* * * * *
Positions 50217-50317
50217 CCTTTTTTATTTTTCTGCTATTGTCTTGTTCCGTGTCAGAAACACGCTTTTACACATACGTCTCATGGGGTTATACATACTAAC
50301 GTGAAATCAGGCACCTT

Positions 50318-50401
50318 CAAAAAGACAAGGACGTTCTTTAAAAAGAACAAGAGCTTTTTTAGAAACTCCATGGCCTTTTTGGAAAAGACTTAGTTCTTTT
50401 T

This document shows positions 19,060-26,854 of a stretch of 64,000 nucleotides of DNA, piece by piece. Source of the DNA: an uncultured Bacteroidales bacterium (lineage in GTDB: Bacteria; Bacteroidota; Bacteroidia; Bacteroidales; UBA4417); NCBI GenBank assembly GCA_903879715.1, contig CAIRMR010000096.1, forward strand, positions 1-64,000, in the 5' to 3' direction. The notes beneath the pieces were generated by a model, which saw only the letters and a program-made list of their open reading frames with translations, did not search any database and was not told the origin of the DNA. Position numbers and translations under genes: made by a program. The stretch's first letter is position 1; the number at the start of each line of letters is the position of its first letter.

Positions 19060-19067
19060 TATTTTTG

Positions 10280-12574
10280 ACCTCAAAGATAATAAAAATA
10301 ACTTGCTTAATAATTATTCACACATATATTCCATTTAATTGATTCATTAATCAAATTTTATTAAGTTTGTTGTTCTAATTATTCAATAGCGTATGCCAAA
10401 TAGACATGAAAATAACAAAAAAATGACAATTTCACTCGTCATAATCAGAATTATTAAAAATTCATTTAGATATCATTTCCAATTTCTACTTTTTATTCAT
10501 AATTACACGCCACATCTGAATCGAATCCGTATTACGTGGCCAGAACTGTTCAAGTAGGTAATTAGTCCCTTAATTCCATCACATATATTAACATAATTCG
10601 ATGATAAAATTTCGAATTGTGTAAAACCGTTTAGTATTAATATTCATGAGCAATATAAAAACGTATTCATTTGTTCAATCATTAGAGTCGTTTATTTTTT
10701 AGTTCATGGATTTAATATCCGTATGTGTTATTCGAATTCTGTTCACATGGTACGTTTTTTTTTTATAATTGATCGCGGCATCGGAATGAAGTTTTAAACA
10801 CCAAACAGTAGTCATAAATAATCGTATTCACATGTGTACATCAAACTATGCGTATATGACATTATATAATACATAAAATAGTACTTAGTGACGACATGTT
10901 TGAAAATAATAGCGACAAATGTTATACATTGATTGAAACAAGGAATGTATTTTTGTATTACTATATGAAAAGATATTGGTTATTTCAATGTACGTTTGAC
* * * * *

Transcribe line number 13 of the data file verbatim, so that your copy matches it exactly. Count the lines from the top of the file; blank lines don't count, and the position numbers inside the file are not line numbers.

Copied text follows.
10401 TAGACATGAAAATAACAAAAAAATGACAATTTCACTCGTCATAATCAGAATTATTAAAAATTCATTTAGATATCATTTCCAATTTCTACTTTTTATTCAT